Happy Anniversary for FDA Bad Ad


In November 2010 we reported on the FDA’s Bad Ad Program, which asks physicians to anonymously report misleading advertising and off-label promotion by pharmaceutical sales representatives. Last March, Doctor Directory, a leading market service company for the healthcare industry, conducted a survey to measure physicians’ attitudes toward the initiative. 90% of over 1,000 practicing physicians said that they would be at least “somewhat likely” to report questionable behavior. Now, just in time for the 1st anniversary of the Bad Ad Program, the FDA has released their results of the measure thus far.

Of 328 total complaints, 188 (57%) were submitted by healthcare professionals, 35% by consumers and 7% by representatives from regulated industry. 46% of all the complaints led to a comprehensive review.

As a result of these statistics, the FDA feels that they have been “successful in raising awareness” and that the healthcare community has a “strong level of knowledge” about unlawful promotion. The agency has vowed to expand its education to include students in medical, pharmacy and nursing schools while continuing their promotion of Bad Ad through the internet and at trade shows.

Some of the “bad ad” examples that garnered warning letters were cited in the report, including:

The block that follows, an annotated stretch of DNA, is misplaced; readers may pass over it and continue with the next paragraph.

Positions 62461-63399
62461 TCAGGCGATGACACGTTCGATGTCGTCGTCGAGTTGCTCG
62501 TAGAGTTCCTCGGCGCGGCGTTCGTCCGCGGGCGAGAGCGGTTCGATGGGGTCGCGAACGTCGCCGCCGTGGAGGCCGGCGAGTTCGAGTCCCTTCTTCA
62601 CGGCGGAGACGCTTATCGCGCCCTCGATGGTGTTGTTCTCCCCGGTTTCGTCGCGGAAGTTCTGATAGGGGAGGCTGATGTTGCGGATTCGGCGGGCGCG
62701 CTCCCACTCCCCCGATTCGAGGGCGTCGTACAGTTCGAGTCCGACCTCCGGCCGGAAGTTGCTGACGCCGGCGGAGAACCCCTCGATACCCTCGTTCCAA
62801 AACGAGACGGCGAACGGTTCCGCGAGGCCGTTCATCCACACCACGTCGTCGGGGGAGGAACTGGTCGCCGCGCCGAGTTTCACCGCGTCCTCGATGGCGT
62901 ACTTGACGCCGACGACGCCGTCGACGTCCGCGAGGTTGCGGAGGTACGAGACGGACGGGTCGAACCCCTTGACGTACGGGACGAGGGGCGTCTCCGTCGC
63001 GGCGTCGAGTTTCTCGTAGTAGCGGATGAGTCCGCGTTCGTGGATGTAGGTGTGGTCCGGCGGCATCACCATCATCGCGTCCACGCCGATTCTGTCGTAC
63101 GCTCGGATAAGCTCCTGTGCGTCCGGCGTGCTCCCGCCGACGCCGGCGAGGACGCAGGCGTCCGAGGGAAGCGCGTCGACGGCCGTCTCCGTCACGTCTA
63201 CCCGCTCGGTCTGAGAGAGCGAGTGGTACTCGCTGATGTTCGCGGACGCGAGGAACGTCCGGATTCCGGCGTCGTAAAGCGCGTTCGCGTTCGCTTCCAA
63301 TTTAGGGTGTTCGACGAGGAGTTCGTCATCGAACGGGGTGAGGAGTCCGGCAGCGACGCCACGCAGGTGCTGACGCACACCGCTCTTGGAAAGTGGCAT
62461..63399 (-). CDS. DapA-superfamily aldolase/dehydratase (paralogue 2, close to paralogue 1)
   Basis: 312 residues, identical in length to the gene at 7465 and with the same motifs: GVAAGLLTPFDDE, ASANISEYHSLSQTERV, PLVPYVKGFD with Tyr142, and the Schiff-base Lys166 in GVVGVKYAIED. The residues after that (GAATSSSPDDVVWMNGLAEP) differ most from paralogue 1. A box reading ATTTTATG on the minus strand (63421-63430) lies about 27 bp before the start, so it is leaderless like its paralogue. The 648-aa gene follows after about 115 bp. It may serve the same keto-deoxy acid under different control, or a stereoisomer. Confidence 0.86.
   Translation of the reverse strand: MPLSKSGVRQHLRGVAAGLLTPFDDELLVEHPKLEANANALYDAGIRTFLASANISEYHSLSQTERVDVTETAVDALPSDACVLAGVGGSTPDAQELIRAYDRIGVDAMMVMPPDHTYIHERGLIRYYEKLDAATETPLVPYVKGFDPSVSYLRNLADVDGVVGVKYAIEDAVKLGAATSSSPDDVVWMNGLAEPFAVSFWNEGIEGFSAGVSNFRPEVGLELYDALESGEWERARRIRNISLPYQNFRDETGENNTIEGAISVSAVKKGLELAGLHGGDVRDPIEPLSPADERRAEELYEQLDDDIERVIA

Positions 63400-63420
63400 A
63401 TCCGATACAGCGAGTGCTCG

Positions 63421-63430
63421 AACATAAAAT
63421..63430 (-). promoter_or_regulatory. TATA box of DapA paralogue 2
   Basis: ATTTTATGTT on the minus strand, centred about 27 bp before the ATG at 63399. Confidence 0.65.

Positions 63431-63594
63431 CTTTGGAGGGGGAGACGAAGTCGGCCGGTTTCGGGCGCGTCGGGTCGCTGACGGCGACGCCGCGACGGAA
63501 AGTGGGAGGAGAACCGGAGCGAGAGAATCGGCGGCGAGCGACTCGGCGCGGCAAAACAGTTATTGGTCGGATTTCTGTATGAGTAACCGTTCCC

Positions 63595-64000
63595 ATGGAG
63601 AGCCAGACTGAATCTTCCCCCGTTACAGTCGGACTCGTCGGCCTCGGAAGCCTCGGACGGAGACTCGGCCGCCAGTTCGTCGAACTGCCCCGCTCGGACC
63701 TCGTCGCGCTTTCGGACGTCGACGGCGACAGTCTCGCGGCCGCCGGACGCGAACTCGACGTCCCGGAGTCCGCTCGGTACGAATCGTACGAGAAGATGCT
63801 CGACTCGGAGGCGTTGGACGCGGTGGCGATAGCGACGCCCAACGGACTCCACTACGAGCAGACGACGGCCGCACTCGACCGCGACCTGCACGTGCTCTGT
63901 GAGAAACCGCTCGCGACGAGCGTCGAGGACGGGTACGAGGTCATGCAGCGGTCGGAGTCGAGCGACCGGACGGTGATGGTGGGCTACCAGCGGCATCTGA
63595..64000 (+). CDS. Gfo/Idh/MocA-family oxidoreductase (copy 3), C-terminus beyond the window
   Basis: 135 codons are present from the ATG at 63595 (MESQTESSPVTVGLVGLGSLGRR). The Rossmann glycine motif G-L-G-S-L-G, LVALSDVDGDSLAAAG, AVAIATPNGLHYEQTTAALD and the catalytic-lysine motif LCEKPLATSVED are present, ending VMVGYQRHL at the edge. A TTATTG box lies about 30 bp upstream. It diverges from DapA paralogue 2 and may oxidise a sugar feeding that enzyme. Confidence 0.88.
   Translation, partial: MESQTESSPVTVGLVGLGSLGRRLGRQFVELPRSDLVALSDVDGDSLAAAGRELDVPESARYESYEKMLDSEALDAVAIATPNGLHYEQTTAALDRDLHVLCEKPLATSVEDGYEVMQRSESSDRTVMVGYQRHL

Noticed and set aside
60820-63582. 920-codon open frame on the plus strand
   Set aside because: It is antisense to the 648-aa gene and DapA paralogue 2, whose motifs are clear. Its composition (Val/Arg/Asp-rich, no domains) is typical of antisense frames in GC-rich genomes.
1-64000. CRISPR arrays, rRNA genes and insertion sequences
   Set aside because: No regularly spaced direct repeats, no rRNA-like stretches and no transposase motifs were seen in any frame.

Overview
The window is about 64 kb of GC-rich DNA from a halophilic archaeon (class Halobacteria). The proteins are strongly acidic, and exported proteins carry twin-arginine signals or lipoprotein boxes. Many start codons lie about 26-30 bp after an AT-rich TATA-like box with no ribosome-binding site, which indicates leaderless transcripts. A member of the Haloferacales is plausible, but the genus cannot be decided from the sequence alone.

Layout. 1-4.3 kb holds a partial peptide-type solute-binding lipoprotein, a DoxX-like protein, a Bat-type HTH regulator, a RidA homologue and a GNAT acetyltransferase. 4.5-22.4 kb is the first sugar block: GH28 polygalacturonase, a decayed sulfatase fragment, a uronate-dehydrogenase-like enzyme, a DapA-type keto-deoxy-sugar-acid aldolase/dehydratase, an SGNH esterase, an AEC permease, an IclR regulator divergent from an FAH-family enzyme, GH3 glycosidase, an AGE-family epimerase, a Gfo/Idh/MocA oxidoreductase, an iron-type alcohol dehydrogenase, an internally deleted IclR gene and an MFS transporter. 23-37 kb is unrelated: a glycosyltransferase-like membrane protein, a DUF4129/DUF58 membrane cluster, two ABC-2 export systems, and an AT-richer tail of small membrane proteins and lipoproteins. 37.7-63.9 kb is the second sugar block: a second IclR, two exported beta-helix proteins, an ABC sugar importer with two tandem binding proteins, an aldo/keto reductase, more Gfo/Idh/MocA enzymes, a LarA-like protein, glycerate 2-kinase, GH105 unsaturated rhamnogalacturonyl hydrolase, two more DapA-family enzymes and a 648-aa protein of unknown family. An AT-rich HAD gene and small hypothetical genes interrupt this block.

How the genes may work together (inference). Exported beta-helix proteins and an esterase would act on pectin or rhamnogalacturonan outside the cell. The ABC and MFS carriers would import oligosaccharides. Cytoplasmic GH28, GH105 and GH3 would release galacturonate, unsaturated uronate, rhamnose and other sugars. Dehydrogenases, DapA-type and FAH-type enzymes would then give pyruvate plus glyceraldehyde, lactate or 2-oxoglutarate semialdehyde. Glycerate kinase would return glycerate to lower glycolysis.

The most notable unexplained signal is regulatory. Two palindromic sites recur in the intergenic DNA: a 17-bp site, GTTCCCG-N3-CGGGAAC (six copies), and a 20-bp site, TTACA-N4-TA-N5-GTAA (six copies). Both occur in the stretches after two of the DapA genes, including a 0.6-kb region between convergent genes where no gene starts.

• A Hill Dermaceuticals website that misbranded their product by omitting or minimizing risk information, overstated efficacy, presented unsubstantiated superiority claims, broadened and inadequately communicated the indication and presented unsubstantiated claims for the product
  • A Statgram communication from Three Rivers Pharmaceuticals that overstated efficacy among other violations
  • Inappropriate statements made by a representative from Forest Labs
  • A YouTube promotional video made by a Warner Chilcott sales representative
  • A Shire promotional magnet that hid risk information (A business card obscured it)

The success of outside forces reporting unlawful promotion to the FDA coupled with the agency’s focus on prosecuting individuals clearly indicates that life-science companies need to ensure that the training that they provide covers both subtle cases of unlawful promotion and overall communication strategies.

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